A recurring theme of the set reports seems to be the way that fans start to anticipate the stories developing into well-worn territories, only for the show to surprise them and go in a completely different direction. I confess to being utterly guilty of this. After an opening 5 minutes that threatened a revisit to a much loved Series III episode, followed by a scene which was on nodding terms with an episode of Series IV, we then launched into the story proper. And, what do you know?, the plot seemed pretty original to me, so that’s got to be a plus point.
It’s certainly not a complex story, but it all flows pleasingly and even allows the show to do a bit of light-satire, which is hardly its most oft-used branch of humour. If you like your Dwarf with hard sci-fi, or even a monster-of-the-week, this one probably won’t win you over. But I appreciated it for being consistently amusing, and never played particularly broad. I don’t think there’s any major woofers here, but neither are there moments of face-palming cringe.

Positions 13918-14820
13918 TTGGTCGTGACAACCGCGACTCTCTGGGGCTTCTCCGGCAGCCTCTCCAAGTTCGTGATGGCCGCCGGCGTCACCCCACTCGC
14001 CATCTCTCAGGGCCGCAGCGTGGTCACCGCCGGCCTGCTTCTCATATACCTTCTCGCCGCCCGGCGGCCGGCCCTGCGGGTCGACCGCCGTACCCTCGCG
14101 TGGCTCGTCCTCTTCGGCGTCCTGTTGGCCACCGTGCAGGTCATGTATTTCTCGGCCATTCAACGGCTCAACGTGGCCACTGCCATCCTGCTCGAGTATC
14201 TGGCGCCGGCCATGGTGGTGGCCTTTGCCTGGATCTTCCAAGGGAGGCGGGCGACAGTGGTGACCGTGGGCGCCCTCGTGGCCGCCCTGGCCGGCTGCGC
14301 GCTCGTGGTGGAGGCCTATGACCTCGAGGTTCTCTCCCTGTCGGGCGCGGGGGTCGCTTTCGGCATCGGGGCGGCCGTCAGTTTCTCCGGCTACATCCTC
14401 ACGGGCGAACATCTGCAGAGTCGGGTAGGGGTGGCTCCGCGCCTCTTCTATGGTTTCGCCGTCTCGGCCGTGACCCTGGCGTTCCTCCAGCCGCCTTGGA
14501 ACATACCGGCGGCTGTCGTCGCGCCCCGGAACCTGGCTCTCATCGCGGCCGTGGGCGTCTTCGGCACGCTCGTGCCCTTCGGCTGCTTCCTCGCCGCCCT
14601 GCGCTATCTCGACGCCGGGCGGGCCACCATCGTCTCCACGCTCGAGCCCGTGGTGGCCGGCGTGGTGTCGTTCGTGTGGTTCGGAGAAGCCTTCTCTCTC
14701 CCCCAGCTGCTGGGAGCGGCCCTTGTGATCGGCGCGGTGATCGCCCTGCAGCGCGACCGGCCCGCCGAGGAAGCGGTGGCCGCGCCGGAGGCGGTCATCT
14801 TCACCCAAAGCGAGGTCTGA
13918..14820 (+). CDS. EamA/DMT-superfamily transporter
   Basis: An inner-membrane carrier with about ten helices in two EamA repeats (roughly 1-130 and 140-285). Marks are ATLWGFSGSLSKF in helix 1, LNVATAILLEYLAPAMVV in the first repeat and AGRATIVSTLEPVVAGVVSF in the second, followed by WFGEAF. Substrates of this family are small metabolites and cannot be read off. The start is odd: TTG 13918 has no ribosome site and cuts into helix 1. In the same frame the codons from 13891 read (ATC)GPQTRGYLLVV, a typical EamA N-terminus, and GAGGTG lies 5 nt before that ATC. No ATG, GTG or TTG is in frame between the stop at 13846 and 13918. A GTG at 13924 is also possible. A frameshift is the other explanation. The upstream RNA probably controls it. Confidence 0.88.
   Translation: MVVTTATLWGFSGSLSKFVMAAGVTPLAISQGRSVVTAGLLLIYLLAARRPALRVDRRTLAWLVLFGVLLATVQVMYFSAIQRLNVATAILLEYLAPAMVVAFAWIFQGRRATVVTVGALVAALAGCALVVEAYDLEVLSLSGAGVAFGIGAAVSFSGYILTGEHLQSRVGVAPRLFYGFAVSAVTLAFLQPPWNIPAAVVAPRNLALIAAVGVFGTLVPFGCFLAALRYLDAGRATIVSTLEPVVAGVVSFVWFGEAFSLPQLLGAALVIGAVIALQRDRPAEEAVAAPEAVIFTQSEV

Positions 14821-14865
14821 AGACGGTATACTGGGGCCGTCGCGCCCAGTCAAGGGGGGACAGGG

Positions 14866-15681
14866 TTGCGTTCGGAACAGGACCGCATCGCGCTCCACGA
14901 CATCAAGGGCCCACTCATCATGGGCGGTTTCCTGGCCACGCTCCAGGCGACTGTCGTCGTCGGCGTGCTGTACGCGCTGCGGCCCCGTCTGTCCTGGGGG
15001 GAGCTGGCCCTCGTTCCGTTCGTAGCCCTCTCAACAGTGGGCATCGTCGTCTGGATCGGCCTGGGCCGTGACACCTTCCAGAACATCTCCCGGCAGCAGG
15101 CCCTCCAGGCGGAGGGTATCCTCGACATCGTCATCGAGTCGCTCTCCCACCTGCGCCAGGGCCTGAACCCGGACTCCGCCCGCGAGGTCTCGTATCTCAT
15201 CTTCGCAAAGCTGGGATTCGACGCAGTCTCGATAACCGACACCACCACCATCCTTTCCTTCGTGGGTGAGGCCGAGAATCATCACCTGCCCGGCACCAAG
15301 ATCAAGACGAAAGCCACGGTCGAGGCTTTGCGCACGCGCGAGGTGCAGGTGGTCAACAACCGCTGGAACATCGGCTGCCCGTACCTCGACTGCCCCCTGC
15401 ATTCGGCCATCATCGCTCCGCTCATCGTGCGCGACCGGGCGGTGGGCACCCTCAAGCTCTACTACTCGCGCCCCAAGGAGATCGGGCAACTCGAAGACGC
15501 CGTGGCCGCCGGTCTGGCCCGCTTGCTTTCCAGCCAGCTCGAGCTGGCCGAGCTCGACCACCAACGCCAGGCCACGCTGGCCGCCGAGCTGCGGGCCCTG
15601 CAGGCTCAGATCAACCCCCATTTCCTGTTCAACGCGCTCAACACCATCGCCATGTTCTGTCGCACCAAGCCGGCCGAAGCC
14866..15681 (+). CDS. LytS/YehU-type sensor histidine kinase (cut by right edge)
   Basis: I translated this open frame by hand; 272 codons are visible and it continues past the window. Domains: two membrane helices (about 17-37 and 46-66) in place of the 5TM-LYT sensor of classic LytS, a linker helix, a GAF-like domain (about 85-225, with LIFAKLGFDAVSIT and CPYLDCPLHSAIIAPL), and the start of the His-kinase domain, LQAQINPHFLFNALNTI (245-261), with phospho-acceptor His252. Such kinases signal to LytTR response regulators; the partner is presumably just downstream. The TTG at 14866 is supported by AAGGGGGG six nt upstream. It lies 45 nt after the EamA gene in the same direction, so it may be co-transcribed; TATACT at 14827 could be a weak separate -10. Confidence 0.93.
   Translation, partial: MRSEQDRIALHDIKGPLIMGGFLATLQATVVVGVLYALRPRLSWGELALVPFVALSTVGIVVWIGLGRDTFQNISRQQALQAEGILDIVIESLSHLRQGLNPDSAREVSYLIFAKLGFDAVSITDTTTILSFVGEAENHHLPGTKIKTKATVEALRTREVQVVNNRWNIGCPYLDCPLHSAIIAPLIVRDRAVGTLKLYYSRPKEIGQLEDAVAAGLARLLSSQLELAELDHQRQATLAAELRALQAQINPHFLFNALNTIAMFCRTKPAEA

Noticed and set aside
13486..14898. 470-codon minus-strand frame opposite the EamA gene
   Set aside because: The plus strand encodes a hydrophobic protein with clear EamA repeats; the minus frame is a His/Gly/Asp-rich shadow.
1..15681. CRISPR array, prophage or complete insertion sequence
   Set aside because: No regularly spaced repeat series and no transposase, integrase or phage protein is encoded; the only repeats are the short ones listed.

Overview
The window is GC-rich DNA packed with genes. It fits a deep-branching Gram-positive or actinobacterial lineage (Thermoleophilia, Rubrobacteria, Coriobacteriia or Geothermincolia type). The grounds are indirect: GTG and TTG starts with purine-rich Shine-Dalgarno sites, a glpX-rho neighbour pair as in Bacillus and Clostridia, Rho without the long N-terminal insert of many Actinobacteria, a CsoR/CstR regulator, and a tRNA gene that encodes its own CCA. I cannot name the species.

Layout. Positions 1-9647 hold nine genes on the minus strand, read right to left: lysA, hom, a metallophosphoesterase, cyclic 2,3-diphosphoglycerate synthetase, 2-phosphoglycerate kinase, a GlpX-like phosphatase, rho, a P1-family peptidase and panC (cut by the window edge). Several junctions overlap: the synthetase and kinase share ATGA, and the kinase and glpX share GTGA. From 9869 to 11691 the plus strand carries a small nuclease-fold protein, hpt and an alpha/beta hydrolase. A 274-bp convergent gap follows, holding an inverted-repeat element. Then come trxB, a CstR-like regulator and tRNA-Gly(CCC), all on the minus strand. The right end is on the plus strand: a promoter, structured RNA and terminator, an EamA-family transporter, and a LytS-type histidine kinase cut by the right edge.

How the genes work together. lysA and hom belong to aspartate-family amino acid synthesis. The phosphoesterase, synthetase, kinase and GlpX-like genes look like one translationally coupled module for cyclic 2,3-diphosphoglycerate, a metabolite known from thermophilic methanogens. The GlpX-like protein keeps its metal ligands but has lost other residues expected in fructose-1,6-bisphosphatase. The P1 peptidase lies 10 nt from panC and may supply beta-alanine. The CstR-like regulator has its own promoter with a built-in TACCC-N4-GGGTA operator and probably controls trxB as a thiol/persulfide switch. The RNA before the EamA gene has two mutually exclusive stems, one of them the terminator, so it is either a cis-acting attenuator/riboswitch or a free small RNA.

There was a big cheer when Ray Peacock (in fine form, as ever) mentioned that Red Dwarf recently celebrated its 28th birthday and perhaps it’s fitting that this episode featured a fairly major tribute to a well-loved scene from its past. I’d normally begrudge the show reusing dialogue, but completely due to the presence of a particular prop and a guest-star, I’m giving them a free pass on this.
The other episode I’ve seen recorded of this block of 12 was the 4th one of XI, which was a little odd as this episode grabbed a small chunk of that one’s script and recycled it. I can only assume that it’s been cut from the earlier episode due to timing reasons. It’s a nice bit of interplay between three of the characters which harkens back to the early years, so it’s not hard to see why Doug couldn’t face binning it.